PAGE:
The President thought that was the right mix of efforts to bring them together and try to close some differences that do exist. And the President instructed her to continue her efforts to encourage the parties to resolve their differences at the negotiating table.

Q -- the President was saying it was not his job to tell Americans around the country what party to vote for in their local congressional races. Next year is he going to be more forthright in calling for a Democratic Congress?

MR. MCCURRY: I think he's going to do exactly as he did in the '95-'96 cycle which is to work for candidates who embrace the kind of agenda that the President puts forward. And we find that, thankfully, a vast number of Democrats and Democratic candidates really believe that the President's agenda is a good one. It's one that they, in most cases, in their districts run on as well. And, so we will continue to make the case on behalf of candidates who can help continue the progress we've seen.

Q Mike, UPS announced this morning that every week the strike goes on that thousands of jobs will be permanently lost because of lost business. Have they made that point in discussions with the administration?

MR. MCCURRY: Both sides make points that try to underscore their perspective. We hear from the union, similarly, that their workers are feeling the cost of the strike as well and the reasons why they are out or for all the reasons that they've articulated at the table. In any negotiation, in any labor-management dispute both sides go out and state their claim to the best case they can make in public. And part of the effort that the administration is making is to see if we can't get them to minimize their differences publicly when they're speaking on behalf of those that they serve and try to privately resolve the differences that exist so that the company can go back into its line of business and the workers can go back to work.

Q Mike, if I can just follow up on that. Speaker Gingrich sent a letter to the President asking him to urge the Teamsters to put the last proposal out for a vote. Has the President had a reaction to that?

MR. MCCURRY: Well, that is essentially the company's position. In any labor dispute like this it's not wise for the administration to side with one party or another as we try to encourage them to adjudicate their differences. That would simply be intervening on behalf of the company and the administration has not chosen that path.

Q Mike, on this 15,000 job issue, though, number one, do you take that as a threat from the company to say at least 15,000 jobs are gone?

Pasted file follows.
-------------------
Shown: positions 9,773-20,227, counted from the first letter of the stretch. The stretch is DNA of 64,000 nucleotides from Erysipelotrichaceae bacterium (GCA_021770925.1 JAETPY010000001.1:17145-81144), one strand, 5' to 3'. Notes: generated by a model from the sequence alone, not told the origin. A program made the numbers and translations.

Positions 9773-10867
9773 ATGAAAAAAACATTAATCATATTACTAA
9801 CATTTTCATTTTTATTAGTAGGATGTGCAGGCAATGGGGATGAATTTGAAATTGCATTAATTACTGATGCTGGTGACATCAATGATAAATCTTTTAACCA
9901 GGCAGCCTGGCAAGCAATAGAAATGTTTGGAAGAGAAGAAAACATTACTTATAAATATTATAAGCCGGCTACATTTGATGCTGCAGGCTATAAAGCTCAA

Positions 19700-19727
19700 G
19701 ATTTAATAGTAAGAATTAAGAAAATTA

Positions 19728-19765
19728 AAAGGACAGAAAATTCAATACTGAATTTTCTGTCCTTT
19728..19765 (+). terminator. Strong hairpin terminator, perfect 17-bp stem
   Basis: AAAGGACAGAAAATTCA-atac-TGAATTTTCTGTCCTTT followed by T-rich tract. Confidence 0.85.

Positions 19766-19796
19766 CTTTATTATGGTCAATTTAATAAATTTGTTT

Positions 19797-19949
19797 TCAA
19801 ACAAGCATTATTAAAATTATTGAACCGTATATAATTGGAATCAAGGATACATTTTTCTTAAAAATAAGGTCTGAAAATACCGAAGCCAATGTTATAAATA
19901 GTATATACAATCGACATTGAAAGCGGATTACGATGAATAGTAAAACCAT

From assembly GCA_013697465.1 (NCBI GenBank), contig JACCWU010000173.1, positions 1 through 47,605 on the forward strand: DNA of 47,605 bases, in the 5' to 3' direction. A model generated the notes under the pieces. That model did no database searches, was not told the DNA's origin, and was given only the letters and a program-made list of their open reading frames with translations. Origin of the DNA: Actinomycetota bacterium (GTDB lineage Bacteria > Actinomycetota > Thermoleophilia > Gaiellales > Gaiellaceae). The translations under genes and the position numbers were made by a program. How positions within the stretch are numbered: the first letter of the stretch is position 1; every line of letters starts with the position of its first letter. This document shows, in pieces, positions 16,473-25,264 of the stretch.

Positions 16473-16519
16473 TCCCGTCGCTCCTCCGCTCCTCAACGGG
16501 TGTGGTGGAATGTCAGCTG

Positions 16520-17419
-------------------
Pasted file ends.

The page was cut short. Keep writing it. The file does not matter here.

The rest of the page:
MR. MCCURRY: It's just not useful for the administration to characterize what the parties are saying publicly. They've been saying plenty; we've been trying to get them to minimize their rhetoric and maximize their negotiating. And that's the -- it would be more useful for them to talk about these issues face to face at the negotiating table. And that's, of course, what we're trying to get them to do.

Q The second part of that -- if, indeed, they're serious that 15,000 jobs will disappear, does that put more pressure on the administration to take some decisive action?

MR. MCCURRY: The pressure on the administration is to continue to try to get both of these parties to resolve a labor-management dispute that's having some measurable impact on the lives of the American people. That's why the President has been involved and getting briefed by the Secretary of Labor. That's why the Secretary of Labor has been encouraging the parties to consider ideas that she has put before them.

But at the end of the day, what they need to do is settle their differences and go back to work. That's in the interests both of the company and of the workers.

Q There were some picketers at the airport this morning that were forced to go away before the President came so he wouldn't see them. Yet there were also picketers at the UPS facility where we exited the highway. Did the President see the second group?

MR. MCCURRY: We see picketers everywhere we go and we know there are a lot of members of the Teamsters Union that are out on the line now and that it would be hard for the President or anyone to miss. We wouldn't want to see anyone inconvenienced by the President's travels, but I'm not familiar with the individual situation you just mentioned.

Q If I could just go back to the welfare reform issue for a moment. In the speech this morning the President was dismissive of those who had said a year ago that the welfare reform program wouldn't work. Was he referring to Minority Leader Gephardt when he said that? Isn't it an awkward situation for him to be dismissing those critics on the platform?

MR. MCCURRY: No. He acknowledges that there were people within our party that had principled reasons to be against that bill and had a great deal of skepticism. But the President made his decision for the reasons he made it, and he's got his shoulder to the wheel now trying to make the law work. And he's very encouraged by those who even though they may have taken a different point of view are now part of the effort to build bipartisan support for a successful implementation of what is now the law. And clearly, Congressman Gephardt spoke today in that vein, and the President appreciated it very much.

All right. Thank you.

The Democratic Business Council event tonight that's being held on behalf of the Democratic National Committee, they're expecting -- tonight is DNC. Today is DBC. Okay.

Tonight's Democratic National Committee fundraising event will have approximately 175 people expected to raise close to $300,000. They were asking $1,000 per person.

Q Mike -- I think it was $1,000 per person --

MR. MCCURRY: And some, obviously, are going to give more. The soft money contributors will give more, obviously.

That's all I got. Thanks. See you back in Washington.

END 1:09 P.M. CDT